The right to possess firearms derives from the Second Amendment to the United States Constitution, and Article I, §24 of the Washington State Constitution. Our State constitutional provision is unique in that the right to “bear arms” is construed as an “individual” rather than “collective” right. (State v. Swanson, 116 Wn. App. 67 (2003)) The right to bear arms, however, is not absolute and is subject to reasonable regulation. (Caron v. United States, 524 U.S. 308 (1998))
In Washington State, the right to possess firearms is lost whenever a person is convicted of a felony offense or the following gross misdemeanor convictions: Assault fourth degree, coercion, stalking, reckless endangerment, criminal trespass first degree, or violation of a protection order or no contact order – where the offense is committed by one family or household member against another. RCW 9.41.040 Firearm rights can also be lost when a person has been involuntarily committed. RCW 9.41.047
A person convicted of a class A felony may never restore the right to possess a firearm under Washington law. A conviction for certain sex offenses may also lead to the permanent loss of firearm rights. Conviction for offenses labeled “domestic violence” can lead to the permanent loss of firearm rights.
To restore firearm rights, a person must obtain a court order. For misdemeanor offenses, a person must show that three years have passed without having a subsequent criminal conviction of any kind. For eligible felony offenses, a person must show that five years have passed without a subsequent conviction. For all cases, a person must show that they have no convictions in their past which actively operate to prevent possession of firearms. For practical purposes, this means that if a person is convicted of a class B felony, he or she must wait at least ten years before they can restore firearm rights. (State v. Mihali, 152 Wn. App. 897 (2009))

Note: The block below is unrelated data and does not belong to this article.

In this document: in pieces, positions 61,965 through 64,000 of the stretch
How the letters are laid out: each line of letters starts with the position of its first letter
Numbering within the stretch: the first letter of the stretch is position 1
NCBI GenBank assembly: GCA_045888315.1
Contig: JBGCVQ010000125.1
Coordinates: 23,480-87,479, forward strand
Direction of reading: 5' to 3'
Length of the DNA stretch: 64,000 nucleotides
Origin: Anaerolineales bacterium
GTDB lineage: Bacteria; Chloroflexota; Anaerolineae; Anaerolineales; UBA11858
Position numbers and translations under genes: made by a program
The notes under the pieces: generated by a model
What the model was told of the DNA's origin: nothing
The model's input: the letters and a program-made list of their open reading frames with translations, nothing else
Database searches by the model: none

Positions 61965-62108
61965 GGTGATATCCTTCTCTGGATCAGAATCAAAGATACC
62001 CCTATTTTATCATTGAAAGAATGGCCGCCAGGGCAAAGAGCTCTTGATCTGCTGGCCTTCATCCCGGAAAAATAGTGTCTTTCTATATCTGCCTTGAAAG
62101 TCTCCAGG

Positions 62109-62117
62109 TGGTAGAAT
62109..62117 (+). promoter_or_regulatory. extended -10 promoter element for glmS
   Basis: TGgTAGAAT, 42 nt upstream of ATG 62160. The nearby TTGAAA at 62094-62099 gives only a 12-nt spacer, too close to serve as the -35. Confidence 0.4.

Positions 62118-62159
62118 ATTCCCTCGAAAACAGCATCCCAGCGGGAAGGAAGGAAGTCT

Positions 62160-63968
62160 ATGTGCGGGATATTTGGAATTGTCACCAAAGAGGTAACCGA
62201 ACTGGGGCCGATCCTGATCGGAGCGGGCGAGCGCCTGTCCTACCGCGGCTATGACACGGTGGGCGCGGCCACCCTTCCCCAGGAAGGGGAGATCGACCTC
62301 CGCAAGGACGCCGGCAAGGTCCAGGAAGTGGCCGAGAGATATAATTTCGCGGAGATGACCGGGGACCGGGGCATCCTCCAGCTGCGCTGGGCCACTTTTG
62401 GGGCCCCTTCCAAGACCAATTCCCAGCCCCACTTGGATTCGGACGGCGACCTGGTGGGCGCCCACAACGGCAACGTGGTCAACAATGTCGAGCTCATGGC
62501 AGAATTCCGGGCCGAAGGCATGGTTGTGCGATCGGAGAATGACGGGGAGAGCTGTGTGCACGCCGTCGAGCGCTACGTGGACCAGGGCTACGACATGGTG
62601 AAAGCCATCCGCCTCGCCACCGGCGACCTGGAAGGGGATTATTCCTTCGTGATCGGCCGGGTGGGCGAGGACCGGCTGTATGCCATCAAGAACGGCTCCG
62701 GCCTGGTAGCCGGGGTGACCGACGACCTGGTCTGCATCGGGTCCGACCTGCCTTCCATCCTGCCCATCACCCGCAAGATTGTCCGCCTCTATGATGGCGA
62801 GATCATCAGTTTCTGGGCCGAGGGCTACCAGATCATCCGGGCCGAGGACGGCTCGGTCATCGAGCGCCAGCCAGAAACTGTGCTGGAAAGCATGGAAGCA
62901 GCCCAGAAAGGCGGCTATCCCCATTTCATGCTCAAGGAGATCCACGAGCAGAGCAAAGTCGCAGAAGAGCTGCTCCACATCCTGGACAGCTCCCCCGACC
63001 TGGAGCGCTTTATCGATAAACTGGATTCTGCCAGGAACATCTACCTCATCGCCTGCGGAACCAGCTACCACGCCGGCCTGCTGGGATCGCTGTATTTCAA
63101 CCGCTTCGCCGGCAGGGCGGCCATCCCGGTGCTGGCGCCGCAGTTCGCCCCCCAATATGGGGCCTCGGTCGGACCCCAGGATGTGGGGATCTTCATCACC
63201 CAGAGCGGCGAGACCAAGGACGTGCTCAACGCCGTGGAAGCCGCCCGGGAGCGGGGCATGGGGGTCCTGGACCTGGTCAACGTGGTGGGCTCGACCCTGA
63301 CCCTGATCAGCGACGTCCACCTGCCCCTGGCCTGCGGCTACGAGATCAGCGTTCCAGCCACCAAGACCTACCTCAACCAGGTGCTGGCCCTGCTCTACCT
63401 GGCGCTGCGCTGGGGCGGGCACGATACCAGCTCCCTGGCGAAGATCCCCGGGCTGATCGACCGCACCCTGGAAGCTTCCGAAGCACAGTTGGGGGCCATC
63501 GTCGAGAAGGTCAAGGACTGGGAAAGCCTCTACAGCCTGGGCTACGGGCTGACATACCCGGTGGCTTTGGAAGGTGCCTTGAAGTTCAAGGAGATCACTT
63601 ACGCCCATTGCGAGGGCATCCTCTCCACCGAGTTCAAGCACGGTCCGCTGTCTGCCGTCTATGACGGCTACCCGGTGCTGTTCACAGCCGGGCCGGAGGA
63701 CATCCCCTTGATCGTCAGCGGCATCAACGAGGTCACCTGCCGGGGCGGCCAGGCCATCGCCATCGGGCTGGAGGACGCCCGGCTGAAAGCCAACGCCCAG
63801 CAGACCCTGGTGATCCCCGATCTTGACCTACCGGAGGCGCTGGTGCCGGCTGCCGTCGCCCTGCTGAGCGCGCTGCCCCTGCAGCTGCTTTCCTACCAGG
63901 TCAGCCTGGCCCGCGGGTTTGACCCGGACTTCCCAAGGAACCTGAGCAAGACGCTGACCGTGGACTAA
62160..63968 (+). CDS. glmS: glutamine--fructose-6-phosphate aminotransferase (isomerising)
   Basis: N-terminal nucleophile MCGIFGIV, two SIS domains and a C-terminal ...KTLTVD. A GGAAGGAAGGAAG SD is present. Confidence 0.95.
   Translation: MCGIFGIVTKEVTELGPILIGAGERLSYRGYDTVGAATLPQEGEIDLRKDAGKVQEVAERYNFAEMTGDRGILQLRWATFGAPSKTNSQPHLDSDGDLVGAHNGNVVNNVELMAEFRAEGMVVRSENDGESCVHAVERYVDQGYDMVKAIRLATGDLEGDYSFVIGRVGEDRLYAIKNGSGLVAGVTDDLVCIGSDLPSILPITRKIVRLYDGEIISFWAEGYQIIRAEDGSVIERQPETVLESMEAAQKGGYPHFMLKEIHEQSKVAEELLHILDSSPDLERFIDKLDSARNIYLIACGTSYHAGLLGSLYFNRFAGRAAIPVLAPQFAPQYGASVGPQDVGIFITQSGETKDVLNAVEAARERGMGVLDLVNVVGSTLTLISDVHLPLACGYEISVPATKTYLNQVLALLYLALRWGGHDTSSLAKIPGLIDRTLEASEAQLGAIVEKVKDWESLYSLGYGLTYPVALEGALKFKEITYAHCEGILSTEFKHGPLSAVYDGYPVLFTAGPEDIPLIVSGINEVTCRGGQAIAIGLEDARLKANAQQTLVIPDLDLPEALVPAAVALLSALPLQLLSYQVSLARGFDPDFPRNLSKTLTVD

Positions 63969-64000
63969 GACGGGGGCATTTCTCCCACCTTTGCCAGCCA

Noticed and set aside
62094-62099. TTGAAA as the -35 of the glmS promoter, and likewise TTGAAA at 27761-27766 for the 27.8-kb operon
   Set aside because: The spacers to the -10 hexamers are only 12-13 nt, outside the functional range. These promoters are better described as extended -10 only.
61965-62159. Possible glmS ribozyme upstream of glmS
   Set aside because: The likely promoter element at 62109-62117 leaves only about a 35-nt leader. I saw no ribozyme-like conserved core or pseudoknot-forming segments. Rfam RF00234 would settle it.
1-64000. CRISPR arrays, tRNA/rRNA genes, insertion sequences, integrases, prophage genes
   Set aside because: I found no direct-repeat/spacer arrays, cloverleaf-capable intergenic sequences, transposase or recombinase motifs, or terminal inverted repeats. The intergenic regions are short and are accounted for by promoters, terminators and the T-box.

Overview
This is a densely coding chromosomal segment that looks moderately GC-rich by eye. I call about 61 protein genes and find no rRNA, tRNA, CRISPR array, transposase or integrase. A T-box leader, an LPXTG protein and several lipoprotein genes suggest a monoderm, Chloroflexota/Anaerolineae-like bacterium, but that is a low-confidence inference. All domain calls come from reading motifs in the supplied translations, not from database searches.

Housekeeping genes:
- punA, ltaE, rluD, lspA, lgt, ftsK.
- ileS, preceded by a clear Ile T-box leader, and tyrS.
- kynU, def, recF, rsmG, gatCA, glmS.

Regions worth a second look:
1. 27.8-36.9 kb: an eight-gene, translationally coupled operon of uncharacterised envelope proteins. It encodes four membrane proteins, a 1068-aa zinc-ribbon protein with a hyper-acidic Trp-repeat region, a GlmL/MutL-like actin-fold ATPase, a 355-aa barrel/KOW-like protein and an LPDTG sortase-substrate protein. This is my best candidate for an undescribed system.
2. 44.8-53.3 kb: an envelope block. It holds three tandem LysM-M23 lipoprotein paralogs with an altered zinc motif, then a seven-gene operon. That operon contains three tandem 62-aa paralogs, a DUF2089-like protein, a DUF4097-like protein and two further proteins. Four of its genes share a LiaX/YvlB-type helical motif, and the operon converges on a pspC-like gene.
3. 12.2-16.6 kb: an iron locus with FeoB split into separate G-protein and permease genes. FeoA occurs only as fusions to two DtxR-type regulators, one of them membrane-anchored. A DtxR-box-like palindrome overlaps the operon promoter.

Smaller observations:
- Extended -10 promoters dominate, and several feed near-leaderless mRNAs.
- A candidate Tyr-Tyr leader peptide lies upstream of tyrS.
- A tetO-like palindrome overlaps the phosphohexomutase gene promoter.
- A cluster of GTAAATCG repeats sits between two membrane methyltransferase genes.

A request firearm rights must be brought before the same court which took the right away due to the conviction or involuntary commitment. Most courts will require the person to pay a court filing fee. In some jurisdictions, the person will be required to present Washington State Patrol or FBI records proving he or she has not been convicted of any intervening crimes. It is important to remember that in order to fully restore firearm rights you may have to vacate the conviction which led to the loss of firearm rights in the first place.